Professor Neal Weiner at NYU

Over the past several years, we have become aware that the majority of mass in the universe is unseen. Of the total energy of the universe, we believe ~73% of it is in the form of “dark energy”, ~23% in the form of  “dark matter” and only 4% in the form of ordinary matter. Ordinary matter would comprise protons, neutrons, electrons, atoms, and really almost any matter that we have created in the lab. Neutrinos appear to have mass but are believed to contribute only a tiny fraction of the energy of the universe.

So what is this dark matter?

There are a wide range of theoretical candidates, from axions to neutralinos to qballs. Much of my research effort focuses on
WIMPs or Weakly Interacting Massive Particles. These particles are ones that would have been in equilibrium with ordinary matter in the early universe, but long ago decoupled. The leftover particles would make up the dark matter of the universe.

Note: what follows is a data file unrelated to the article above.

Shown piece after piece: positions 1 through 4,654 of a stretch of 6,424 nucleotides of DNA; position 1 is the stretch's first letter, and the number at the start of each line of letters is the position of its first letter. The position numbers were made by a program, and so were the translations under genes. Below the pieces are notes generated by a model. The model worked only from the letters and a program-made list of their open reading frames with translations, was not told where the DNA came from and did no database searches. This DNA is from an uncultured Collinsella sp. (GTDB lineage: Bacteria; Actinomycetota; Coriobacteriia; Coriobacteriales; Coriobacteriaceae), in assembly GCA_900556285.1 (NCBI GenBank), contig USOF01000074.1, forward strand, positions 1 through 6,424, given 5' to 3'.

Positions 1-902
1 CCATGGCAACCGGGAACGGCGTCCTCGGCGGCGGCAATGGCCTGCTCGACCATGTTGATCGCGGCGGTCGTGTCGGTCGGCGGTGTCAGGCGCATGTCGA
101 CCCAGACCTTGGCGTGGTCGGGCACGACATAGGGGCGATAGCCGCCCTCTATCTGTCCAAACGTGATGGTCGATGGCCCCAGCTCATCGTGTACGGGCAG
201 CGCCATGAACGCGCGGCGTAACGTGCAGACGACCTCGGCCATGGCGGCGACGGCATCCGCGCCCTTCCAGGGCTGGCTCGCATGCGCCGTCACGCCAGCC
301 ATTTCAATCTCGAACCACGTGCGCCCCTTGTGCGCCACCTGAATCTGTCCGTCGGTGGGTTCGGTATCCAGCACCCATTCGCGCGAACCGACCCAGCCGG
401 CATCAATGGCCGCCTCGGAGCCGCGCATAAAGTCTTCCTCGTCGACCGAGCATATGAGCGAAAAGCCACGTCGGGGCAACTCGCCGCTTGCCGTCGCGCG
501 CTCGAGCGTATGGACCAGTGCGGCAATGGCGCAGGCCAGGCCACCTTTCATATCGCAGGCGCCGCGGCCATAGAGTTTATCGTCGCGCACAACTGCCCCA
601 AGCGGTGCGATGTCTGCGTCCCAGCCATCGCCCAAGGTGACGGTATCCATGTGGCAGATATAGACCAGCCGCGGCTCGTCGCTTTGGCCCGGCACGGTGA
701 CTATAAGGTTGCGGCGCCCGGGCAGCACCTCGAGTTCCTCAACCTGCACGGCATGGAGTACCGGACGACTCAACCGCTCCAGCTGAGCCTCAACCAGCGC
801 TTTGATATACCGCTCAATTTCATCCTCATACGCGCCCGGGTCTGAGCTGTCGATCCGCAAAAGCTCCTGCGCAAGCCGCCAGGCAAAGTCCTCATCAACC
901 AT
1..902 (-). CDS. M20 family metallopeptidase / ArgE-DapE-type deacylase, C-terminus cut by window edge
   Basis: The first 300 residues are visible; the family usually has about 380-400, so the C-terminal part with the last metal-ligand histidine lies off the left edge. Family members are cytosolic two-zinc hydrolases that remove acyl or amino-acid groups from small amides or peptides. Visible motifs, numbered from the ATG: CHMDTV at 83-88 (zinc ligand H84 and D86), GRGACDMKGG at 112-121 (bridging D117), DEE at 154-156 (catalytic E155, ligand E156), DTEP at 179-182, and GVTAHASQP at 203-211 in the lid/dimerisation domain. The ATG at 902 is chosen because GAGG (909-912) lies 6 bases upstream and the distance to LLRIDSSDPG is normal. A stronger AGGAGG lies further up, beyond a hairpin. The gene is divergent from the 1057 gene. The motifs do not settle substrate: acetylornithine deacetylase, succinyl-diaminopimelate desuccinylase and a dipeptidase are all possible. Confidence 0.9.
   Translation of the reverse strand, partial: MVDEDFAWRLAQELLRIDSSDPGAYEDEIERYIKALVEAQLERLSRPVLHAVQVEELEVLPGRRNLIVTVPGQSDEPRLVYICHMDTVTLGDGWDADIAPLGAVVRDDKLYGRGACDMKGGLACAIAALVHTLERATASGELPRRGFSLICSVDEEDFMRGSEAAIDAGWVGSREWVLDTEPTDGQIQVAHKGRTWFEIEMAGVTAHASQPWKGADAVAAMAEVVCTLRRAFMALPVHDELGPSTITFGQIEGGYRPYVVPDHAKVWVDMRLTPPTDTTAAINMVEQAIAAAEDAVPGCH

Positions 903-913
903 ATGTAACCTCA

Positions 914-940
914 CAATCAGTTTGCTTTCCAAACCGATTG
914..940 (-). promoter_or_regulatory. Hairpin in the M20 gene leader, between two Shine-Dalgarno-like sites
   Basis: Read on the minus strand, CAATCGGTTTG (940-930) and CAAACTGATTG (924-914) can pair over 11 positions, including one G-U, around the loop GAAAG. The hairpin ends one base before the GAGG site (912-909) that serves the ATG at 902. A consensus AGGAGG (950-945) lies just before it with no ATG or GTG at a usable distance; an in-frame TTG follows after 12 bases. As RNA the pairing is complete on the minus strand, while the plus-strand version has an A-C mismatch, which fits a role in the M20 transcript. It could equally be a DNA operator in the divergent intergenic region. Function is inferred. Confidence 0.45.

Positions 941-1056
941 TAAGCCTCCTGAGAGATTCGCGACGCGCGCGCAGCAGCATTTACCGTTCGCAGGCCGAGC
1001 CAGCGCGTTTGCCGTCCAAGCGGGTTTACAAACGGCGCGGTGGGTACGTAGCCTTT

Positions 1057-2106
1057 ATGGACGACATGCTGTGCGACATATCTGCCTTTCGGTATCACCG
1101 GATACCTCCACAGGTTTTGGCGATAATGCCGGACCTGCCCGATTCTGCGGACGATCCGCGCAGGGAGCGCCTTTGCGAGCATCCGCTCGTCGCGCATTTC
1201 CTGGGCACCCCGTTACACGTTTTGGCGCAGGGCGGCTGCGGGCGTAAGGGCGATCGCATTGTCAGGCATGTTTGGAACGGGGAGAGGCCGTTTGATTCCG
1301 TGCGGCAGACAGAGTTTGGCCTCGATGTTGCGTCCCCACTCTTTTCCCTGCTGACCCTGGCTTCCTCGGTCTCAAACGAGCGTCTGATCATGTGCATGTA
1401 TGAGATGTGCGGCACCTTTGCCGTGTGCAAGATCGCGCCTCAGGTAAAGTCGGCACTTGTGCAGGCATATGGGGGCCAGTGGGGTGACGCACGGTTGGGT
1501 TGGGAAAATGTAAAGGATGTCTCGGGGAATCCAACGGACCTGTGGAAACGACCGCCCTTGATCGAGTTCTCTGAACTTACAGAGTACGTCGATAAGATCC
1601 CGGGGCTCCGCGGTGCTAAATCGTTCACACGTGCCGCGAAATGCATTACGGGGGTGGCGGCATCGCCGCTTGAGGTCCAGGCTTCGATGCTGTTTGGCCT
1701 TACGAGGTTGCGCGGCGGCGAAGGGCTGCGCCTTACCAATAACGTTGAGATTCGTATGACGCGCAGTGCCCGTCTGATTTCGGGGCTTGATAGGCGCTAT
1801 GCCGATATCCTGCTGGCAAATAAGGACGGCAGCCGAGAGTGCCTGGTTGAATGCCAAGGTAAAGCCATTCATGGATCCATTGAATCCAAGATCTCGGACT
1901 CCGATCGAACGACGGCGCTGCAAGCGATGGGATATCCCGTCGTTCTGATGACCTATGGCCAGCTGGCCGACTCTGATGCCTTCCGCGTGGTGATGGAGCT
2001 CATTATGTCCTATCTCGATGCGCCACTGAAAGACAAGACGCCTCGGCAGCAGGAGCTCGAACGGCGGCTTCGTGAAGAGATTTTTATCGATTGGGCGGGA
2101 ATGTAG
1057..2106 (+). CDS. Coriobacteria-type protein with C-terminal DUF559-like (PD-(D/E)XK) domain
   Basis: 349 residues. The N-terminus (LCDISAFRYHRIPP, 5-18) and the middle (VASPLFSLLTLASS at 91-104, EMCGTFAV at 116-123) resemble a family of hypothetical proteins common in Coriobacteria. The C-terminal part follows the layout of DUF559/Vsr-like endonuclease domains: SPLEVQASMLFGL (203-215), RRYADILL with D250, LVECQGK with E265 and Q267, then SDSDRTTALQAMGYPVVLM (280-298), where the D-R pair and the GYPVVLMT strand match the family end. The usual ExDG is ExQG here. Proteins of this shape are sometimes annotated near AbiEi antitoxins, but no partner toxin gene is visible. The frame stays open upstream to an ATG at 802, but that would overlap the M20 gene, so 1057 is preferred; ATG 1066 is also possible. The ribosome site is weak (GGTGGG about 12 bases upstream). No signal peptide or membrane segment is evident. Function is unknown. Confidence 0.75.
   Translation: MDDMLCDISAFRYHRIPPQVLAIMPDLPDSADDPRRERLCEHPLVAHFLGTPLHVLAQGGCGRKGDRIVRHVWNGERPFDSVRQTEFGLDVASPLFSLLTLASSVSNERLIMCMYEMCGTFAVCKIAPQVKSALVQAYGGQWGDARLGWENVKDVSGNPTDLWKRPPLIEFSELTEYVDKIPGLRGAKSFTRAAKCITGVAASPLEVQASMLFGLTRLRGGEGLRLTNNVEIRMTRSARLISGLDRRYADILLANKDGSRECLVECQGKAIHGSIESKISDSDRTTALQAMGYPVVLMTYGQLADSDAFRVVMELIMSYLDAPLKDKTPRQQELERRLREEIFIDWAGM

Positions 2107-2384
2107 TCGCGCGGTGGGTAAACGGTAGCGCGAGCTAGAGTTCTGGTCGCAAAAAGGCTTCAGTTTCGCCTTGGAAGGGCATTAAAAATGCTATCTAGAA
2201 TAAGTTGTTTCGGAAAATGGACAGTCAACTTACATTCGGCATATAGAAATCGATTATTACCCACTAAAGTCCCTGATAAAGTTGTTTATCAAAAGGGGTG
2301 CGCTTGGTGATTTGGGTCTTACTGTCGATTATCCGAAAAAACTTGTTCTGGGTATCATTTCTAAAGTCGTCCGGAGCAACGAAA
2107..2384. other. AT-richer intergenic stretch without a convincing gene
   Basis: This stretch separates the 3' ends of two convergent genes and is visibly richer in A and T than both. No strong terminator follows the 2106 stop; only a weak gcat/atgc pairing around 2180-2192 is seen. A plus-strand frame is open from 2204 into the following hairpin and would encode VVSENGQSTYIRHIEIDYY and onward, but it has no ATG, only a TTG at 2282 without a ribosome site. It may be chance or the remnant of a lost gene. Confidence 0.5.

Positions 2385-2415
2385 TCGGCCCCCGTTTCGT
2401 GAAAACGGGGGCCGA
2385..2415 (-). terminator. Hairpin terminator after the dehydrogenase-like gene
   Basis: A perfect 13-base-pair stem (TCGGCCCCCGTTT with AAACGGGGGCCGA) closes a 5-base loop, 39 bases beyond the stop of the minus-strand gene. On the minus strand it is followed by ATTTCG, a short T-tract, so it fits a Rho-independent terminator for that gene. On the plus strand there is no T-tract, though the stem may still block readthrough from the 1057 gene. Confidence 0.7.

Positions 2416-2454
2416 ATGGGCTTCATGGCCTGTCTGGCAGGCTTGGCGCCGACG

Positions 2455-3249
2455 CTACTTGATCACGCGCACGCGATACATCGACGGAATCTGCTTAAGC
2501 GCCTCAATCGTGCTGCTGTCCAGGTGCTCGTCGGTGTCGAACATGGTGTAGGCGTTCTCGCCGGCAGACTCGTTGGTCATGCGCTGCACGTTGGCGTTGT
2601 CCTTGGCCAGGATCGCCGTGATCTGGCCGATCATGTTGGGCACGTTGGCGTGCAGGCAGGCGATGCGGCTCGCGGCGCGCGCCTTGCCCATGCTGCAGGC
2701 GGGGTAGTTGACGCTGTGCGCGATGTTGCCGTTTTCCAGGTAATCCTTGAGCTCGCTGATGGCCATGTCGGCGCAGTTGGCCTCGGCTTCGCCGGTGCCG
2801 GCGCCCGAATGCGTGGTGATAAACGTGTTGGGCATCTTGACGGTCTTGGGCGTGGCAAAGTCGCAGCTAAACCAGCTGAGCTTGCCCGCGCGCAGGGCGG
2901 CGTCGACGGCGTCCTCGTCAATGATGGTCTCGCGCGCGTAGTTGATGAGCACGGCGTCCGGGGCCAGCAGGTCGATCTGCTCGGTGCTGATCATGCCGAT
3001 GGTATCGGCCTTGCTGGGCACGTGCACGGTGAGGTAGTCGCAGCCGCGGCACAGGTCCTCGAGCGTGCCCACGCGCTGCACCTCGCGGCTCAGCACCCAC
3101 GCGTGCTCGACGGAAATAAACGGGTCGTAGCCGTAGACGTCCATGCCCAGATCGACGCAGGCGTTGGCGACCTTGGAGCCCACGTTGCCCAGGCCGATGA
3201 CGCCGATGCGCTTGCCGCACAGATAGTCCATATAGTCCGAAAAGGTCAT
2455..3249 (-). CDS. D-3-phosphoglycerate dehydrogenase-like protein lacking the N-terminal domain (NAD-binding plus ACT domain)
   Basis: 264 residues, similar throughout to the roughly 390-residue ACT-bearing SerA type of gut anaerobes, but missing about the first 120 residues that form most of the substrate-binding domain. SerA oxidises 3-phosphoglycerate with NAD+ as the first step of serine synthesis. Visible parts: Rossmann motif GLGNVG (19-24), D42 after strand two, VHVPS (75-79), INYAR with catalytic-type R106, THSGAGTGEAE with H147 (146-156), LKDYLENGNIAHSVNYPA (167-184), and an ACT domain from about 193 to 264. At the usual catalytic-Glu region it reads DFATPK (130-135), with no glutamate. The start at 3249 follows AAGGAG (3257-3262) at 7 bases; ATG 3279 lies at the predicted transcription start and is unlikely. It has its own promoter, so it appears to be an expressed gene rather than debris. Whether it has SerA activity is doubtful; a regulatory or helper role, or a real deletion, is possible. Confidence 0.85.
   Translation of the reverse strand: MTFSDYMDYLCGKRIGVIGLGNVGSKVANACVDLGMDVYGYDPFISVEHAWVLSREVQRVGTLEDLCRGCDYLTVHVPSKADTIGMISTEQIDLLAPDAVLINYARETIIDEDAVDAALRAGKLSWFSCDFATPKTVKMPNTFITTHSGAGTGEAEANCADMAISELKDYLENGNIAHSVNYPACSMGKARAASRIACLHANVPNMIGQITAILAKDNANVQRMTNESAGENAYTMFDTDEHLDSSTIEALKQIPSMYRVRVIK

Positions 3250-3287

Such particles are exciting candidates for a number of reasons. First: they appear ubiquitously in our theories of physics at the TeV scale, such as supersymmetry, extra dimensions, or strong dynamics. Second: they process that maintains equilibrium in the early universe gives a means of detecting dark matter today. This can come in many ways: dark matter could be colliding and producing high energy cosmic rays in the Milky Way, it could collide with nuclei in underground direct detection experiments, or it could be produced at a collider, such as the Tevatron or LHC.

Remarkably, some hints have arisen that could be arising from dark matter. The
DAMA collaboration has seen an annual variation in rate at their experiment in Gran Sasso. PAMELA has seen a significant excess of cosmic ray positrons that could be coming from dark matter annihilation in the galactic halo. CoGeNT has seen an interesting excess at low energies that might be arising from dark matter. INTEGRAL has seen significant 511 keV radiation in the galactic center beyond what is expected from

While it remains to be seen whether any of these is indeed arising from dark matter, they have motivated broad thinking about new ideas of dark matter. New results from PLANCK,
XENON100, KIMS and others will continue to inform this rapidly changing field.

Selected Publications:

Photo of superimposed lensing DM map and X-ray map of the Bullet Cluster.